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How Licensing Resolves Hold-Up: Evidence from a Dynamic Panel Data Model with Unobserved Heterogeneity

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  • Siebert, Ralph
  • Graevenitz, Georg von

Abstract

In a patent thicket licensing provides a mechanism to either avoid or resolve hold-up. Firms' R&D incentives will differ depending on how licensing is used. In this paper we study the choice between ex ante licensing to avoid hold-up and ex post licensing to resolve it. Building on a theoretical model of a patent portfolio race, firms' choices of licensing contracts are modelled. We derive several hypotheses from the model and find support for these using data from the semiconductor industry. The empirical results show that firms' relationships in product markets and technology space jointly determine the type of licensing contract chosen. Implications for the regulation of licensing are discussed. We estimate a dynamic panel data model with unobserved heterogeneity and a lagged dependent variable. A method suggested by Wooldridge (2005) is employed to estimate a random effects probit model using conditional maximum likelihood.

Suggested Citation

  • Siebert, Ralph & Graevenitz, Georg von, 2006. "How Licensing Resolves Hold-Up: Evidence from a Dynamic Panel Data Model with Unobserved Heterogeneity," Discussion Paper Series of SFB/TR 15 Governance and the Efficiency of Economic Systems 105, Free University of Berlin, Humboldt University of Berlin, University of Bonn, University of Mannheim, University of Munich.
  • Handle: RePEc:trf:wpaper:105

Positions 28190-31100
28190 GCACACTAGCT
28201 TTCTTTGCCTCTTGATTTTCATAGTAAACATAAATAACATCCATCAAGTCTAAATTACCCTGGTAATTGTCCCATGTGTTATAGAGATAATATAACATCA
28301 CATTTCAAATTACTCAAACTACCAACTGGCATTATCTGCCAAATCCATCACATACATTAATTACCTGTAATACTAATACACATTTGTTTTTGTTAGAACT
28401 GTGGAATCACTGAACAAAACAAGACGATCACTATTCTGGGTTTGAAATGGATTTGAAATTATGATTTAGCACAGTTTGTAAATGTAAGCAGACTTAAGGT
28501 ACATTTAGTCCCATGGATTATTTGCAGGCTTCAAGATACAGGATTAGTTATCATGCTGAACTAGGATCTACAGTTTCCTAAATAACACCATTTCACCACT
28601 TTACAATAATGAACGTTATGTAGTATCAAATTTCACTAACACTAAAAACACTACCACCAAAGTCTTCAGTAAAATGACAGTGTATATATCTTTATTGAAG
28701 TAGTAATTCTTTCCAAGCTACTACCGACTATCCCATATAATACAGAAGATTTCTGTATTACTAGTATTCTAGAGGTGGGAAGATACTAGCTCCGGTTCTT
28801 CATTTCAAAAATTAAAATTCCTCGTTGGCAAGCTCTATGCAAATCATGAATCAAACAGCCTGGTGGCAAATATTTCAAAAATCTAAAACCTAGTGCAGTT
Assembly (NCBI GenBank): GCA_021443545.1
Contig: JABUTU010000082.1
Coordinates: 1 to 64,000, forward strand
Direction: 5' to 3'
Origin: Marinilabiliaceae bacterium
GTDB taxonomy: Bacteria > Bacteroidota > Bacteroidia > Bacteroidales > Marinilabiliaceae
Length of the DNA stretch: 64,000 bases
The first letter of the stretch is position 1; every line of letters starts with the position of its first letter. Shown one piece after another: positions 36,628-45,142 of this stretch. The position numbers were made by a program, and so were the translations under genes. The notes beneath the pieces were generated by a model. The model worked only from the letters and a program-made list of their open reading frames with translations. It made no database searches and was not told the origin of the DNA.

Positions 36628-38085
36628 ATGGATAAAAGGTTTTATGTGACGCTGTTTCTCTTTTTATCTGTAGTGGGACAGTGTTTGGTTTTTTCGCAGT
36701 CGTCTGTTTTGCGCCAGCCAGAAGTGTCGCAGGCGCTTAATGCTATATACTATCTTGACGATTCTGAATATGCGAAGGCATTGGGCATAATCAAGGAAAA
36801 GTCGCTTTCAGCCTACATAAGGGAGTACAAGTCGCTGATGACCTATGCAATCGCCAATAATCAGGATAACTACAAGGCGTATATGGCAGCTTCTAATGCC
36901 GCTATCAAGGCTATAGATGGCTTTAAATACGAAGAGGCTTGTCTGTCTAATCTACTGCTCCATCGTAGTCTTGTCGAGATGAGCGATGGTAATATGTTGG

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    Cited by:

    1. Galasso, Alberto, 2007. "Broad cross-license agreements and persuasive patent litigation: theory and evidence from the semiconductor industry," LSE Research Online Documents on Economics 6718, London School of Economics and Political Science, LSE Library.
    2. Siebert, Ralph & von Graevenitz, Georg, 2006. "Jostling for Advantage: Licensing and Entry into Patent Portfolio Races," CEPR Discussion Papers 5753, C.E.P.R. Discussion Papers.
    3. Alberto Galasso, 2007. "Broad Cross-License Agreements andPersuasive Patent Litigation: Theory andEvidence from the Semiconductor Industry," STICERD - Economics of Industry Papers 45, Suntory and Toyota International Centres for Economics and Related Disciplines, LSE.
    4. Haizhen Lin, 2010. "Do Minimum Quality Standards Improve Quality? A Case Study of the Nursing Home Industry," Working Papers 2010-01, Indiana University, Kelley School of Business, Department of Business Economics and Public Policy.
    5. Iain M. Cockburn & Megan J. MacGarvie & Elisabeth Müller, 2010. "Patent thickets, licensing and innovative performance," Industrial and Corporate Change, Oxford University Press, vol. 19(3), pages 899-925, June.
    6. Christian Jaag, 2013. "Intellectual Property Rights and the Future of Universal Service Obligations in Communications," Working Papers 0040, Swiss Economics.
    7. Mueller, Elisabeth & Cockburn, Iain M. & MacGarvie, Megan, 2013. "Access to intellectual property for innovation: Evidence on problems and coping strategies from German firms," Research Policy, Elsevier, vol. 42(2), pages 529-541.

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    More about this item

    Keywords

    Hold-Up Problem; Licensing; Innovation; Patent Race; Patent Thicket;
    All these keywords.

    JEL classification:

    • L13 - Industrial Organization - - Market Structure, Firm Strategy, and Market Performance - - - Oligopoly and Other Imperfect Markets
    • L49 - Industrial Organization - - Antitrust Issues and Policies - - - Other
    • L63 - Industrial Organization - - Industry Studies: Manufacturing - - - Microelectronics; Computers; Communications Equipment

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